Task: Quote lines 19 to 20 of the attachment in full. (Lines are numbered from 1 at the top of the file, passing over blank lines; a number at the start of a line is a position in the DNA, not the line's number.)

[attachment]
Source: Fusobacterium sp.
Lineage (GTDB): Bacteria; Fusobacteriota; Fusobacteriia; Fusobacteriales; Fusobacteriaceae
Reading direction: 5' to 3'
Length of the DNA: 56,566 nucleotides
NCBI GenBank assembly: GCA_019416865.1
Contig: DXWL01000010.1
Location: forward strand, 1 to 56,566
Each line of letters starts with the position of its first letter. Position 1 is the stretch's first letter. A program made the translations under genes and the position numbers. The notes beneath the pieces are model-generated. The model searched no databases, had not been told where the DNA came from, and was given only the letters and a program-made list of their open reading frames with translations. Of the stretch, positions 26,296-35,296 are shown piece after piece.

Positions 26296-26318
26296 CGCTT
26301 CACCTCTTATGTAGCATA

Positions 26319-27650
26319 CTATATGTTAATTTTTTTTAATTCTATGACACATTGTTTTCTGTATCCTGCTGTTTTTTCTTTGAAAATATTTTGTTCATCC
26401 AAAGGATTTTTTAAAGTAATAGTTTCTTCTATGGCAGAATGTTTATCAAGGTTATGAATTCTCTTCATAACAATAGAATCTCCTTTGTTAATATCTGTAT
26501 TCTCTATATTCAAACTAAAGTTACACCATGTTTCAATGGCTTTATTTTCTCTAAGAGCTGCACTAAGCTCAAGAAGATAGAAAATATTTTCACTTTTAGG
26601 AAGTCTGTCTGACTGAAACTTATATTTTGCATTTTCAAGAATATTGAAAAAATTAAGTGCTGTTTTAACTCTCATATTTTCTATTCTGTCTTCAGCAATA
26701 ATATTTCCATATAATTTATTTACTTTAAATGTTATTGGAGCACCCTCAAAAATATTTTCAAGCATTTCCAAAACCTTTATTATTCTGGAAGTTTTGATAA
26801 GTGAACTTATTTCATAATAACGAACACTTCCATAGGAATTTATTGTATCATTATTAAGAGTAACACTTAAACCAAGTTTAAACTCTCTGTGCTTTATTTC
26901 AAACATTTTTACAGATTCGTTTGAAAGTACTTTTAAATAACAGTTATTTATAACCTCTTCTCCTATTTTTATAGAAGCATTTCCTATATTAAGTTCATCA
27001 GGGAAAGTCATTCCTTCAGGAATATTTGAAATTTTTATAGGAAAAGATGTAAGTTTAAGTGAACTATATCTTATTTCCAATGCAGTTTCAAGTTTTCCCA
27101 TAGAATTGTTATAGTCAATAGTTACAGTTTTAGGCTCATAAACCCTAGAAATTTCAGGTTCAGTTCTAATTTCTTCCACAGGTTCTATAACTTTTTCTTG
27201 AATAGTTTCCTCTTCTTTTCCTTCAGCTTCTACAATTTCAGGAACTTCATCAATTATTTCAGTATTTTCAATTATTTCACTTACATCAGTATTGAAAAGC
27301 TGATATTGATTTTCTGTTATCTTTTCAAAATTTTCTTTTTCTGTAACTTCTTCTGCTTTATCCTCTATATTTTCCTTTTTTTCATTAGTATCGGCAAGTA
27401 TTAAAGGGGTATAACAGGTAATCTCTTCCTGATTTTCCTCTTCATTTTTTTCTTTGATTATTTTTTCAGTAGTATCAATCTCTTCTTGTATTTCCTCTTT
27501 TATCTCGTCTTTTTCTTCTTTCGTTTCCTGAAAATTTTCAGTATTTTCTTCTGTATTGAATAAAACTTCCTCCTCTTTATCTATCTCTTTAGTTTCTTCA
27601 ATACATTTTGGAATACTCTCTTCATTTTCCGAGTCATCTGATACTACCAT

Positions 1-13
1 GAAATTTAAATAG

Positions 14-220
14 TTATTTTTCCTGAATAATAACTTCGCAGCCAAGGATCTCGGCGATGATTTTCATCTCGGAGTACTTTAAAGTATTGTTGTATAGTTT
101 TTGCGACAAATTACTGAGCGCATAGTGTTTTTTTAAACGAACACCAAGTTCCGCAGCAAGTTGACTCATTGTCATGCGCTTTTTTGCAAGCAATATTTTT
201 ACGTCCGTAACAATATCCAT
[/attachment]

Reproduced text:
26901 AAACATTTTTACAGATTCGTTTGAAAGTACTTTTAAATAACAGTTATTTATAACCTCTTCTCCTATTTTTATAGAAGCATTTCCTATATTAAGTTCATCA
27001 GGGAAAGTCATTCCTTCAGGAATATTTGAAATTTTTATAGGAAAAGATGTAAGTTTAAGTGAACTATATCTTATTTCCAATGCAGTTTCAAGTTTTCCCA